I am defining "dumb" as "incapable of determining what url they are visiting and therefore vulnerable to scams". That's a looong way from any sane definition of "expert".
I'd rather my doctor and car mechanic and grocer get to focus on their areas of expertise than have to learn some baroque rules about links in their email.
The problem, of course, is that this trains us to be incapable, and leaves us incapacitated if anything goes wrong. If my rental car breaks down I have no idea what to do except ring the rental company and hope they can send someone to fix it. Likewise, if Google's filter makes a mistake (which it will) then the user has no ability to make any kind of decision on their own. They'll click on the fake bank, lose all their money, and whose responsibility will that be? Google won't pay them back - they just provided a free tool. The bank will want to shift responsibility ("you must have done something unsafe, Google stops all phishing attempts, so you must have told them your login details"). The net result is that while most people will be safer, some people will be in a worse position than they are now.
It doesn't solve any problems for anyone, it just makes us helpless if there is a problem.
You don't have a cursory knowledge of everything you use/own and believe it's alright?
Do you know you shouldn't cut your electric wire while having them plugged in?
Do you know you shouldn't put your finger under the knife while you are cutting carrots?
Do you know you shouldn't put metal into your microwave?
You do have cursory knowledge about the tools in your house. You give an absurd list of example in your comment, but theses aren't the tool in your house, they are completely different field that sure are required to give you the tools/food you have, but they aren't part of any of your tool-set required to live. I fully expect someone that use a fountains pens to know how to change its ink cartridge, just like I fully expect a plumber to know how to use a wrench safely and a web user to know how to safely navigate the web.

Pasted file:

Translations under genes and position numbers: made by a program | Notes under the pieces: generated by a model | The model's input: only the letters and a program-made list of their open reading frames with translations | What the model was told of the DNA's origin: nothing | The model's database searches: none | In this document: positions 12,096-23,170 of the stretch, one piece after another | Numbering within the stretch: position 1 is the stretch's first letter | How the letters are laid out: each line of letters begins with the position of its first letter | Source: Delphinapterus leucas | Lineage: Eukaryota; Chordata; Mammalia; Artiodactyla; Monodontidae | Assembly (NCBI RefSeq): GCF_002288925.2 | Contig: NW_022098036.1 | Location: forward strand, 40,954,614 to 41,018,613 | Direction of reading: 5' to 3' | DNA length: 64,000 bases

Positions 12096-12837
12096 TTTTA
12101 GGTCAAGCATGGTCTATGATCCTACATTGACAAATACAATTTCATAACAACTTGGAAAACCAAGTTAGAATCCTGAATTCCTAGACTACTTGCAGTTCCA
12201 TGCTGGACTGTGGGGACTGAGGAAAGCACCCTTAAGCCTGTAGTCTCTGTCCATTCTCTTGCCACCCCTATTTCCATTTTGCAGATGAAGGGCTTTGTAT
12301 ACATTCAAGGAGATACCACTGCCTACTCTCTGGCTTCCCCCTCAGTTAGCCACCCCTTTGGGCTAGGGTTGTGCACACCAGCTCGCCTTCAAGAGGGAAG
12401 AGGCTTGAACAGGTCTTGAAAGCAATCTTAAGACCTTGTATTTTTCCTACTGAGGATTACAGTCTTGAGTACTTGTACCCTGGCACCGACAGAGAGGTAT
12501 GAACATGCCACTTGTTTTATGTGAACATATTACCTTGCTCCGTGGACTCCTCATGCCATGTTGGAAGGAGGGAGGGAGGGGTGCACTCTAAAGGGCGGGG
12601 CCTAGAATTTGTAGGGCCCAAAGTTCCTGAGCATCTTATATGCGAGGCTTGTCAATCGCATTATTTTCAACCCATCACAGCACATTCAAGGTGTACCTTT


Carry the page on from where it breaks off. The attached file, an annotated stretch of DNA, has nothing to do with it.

Sure the tools can be made safer and better, but that doesn't means to remove actual feature from it. You wouldn't make the wrench out of rubber because the metal is too hard and can hurt someone, you expect the wrench user to know it or to teach him if required.
Well... yes? Don't you?
Most of that is taught in schools, and I feel one can reasonably expect an adult to have some cursory knowledge about all of the above - enough to at least reason about the basics and to know when to hand a problem off to a professional.
But you're using a knife daily, so I presume you know what is dangerous about a knife, (not how to make one!), or say you use a credit card. Should you not have at least a vague idea of the concept before you use it responsibly? That's all am asking for.
You presumably rely on brands, yes? Same with the URL, make sure it is in fact the 'brand' you're looking for. Am not saying it's 100% foolproof as buying counterfeits isn't hard either. But at least do the bare minimum to check.
To make sure I'm not accidentally buying H0me D3p0t brand nomex.